Hello friends. Finally. We have plumbed the depths of the San Felice portfolio, but there has been one notorious absence: their Rosso di Montalcino. Notorious because it’s one of the finest values in their outstanding Tuscan portfolio, and we’ve just never been able to time it right.
And yes, this one is very much a matter of timing, because pretty much every old-school Italian restaurant in Seattle glass-pours this wine, so it’s one of those bottlings that lands at the port and then is like 70% gone before I even snag a sample. But this summer we’ve got it timed up right, and I’m thrilled to have the chance to write about and offer San Felice’s baby Brunello.
Less talking and more drinking. I like that. And yes, I recognize the irony of the fact that I’m about to do a whole bunch of talking about Rosso. I’ll comfort myself with the notion that it’s all in the furtherance of future drinking.
Rosso di Montalcino was inaugurated as a DOC in 1984, pretty much out of cash-flow necessity. Brunello di Montalcino has some of the strictest ageing requirements in the world, with most of the wines not returning any revenue for more than four years after harvest. Producers needed a way to realize a faster return, and they also needed a vehicle for their declassified juice. Enter Rosso.
What is beautiful about Rosso di Montalcino is that, like Brunello, it is 100% Sangiovese, 100% Grosso clone, 100% grown in Brunello’s delimited vineyard area. It’s only the ageing requirements that are different: one year total (including at least six months in barrel) before release. So this really is baby Brunello, presenting both a gateway drug to Brunello proper and a crystal ball for what the future Brunello releases will look like.
And the pricing is waaaaaaay more accessible than Brunello. For example, San Felice’s entry-level Campogiovanni Brunello goes for $55. Prices only go up from there. Rosso, on the other hand, presents a chance to sample what all the fuss is about at tariffs that encourage exploration. I should also note: we have about as low a price today as I see nationally on wine-searcher.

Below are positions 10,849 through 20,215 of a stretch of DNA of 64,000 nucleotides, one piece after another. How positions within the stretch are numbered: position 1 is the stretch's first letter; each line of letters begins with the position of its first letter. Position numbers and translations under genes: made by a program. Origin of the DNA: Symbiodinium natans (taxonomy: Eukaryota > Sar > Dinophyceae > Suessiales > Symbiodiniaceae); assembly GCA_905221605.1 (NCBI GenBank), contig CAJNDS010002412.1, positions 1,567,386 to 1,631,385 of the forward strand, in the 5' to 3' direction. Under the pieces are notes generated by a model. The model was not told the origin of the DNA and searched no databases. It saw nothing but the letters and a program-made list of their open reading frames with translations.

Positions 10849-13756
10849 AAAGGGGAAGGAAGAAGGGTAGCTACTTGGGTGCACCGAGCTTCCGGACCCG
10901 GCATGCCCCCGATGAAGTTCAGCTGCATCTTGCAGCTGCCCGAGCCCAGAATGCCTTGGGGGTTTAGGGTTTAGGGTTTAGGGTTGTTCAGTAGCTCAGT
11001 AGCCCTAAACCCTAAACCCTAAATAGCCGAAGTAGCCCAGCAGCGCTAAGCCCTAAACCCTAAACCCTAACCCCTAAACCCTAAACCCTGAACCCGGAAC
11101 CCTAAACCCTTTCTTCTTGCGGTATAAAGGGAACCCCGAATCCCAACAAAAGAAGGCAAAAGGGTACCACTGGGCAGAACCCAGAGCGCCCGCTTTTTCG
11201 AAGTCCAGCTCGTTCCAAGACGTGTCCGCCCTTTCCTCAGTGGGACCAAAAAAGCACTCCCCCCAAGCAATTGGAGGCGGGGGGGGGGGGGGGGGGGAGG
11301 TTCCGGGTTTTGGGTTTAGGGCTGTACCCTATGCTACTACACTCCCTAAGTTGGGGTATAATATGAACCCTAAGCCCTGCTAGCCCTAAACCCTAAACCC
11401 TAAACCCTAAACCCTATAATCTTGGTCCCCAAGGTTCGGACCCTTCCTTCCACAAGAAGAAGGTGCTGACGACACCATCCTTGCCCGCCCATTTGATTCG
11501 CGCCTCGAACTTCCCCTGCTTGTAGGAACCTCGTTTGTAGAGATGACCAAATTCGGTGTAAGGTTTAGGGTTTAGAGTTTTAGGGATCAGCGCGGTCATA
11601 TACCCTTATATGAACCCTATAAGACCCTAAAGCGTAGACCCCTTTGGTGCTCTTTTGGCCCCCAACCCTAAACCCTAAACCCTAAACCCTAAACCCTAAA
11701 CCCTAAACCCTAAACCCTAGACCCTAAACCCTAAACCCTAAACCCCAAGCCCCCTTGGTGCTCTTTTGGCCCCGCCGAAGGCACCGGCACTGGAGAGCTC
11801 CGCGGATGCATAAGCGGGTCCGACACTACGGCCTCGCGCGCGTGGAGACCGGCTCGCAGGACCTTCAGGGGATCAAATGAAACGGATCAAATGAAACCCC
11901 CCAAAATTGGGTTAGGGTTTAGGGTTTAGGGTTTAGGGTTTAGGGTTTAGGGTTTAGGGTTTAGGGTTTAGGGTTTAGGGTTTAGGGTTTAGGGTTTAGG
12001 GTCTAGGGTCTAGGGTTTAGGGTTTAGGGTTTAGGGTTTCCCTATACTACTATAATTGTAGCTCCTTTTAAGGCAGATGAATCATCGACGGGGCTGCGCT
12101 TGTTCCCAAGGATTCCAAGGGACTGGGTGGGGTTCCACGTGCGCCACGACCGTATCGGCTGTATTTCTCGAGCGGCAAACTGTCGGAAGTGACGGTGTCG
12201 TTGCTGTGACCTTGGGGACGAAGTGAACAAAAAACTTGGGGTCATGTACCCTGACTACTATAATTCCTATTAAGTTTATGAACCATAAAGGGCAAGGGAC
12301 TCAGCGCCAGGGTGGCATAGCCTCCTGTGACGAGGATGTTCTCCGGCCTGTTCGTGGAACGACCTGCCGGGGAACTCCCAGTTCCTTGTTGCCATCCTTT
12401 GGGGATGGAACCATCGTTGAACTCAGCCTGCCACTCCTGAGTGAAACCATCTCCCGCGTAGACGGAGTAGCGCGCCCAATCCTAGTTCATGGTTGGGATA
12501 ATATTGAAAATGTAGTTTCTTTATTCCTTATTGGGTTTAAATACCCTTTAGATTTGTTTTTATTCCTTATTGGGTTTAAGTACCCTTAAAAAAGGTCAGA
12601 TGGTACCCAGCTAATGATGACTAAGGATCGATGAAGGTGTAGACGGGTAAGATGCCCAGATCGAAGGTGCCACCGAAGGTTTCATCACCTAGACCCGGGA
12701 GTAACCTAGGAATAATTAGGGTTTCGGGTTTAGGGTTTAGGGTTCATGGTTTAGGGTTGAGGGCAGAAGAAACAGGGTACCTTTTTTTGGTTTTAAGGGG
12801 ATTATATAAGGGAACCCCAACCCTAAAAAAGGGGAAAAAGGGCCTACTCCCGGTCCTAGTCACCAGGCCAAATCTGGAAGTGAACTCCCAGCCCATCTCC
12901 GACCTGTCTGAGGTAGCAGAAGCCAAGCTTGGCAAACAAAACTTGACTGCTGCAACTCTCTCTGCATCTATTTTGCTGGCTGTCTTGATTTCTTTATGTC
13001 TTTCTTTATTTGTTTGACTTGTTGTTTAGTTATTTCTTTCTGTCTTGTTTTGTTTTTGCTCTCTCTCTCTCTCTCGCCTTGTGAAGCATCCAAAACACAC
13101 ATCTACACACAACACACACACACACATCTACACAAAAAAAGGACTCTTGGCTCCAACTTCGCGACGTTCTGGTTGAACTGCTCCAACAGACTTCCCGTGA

So that’s a lot about Rosso in general. Now let’s dig into this wine specifically. In addition to their glorious Chianti portfolio, San Felice also owns a 65-hectare estate called Campogiovanni, on the southwestern side of Montalcino, deep in the heart of Brunello country. They purchased the estate in the early ‘80s, when Brunello was still a sleepy category, and have carefully tended it since. Twenty of the hectares are planted to vines, the remainder in olives and forest. It looks like this. (Yes, we should probably all visit.)
Their Rosso was aged for a year in old Slavonia botti and then given a few more months in bottle before release. It clocks in at 13% listed alc and is unmistakably Sangiovese from this part of the world, with its wonderful sour cherry fruit, its comfort level with citrus-peel and cherry-pit bitters, its insistent earthiness (soil and truffle and anise). It’s a fairly supple, silky expression of Montalcino, but its spine of electric acidity is always burning bright in the background, reminding you where in the world you are, reminding you that you should be cooking up a huge pot of pasta or a big bistecca alla fiorentina and sharing it – and this remarkable wine – with friends and family.
First come first served up to 12 bottles, and the wine should arrive in a week or two, at which point it will be ready for pickup or shipping during the next temperature-appropriate shipping window.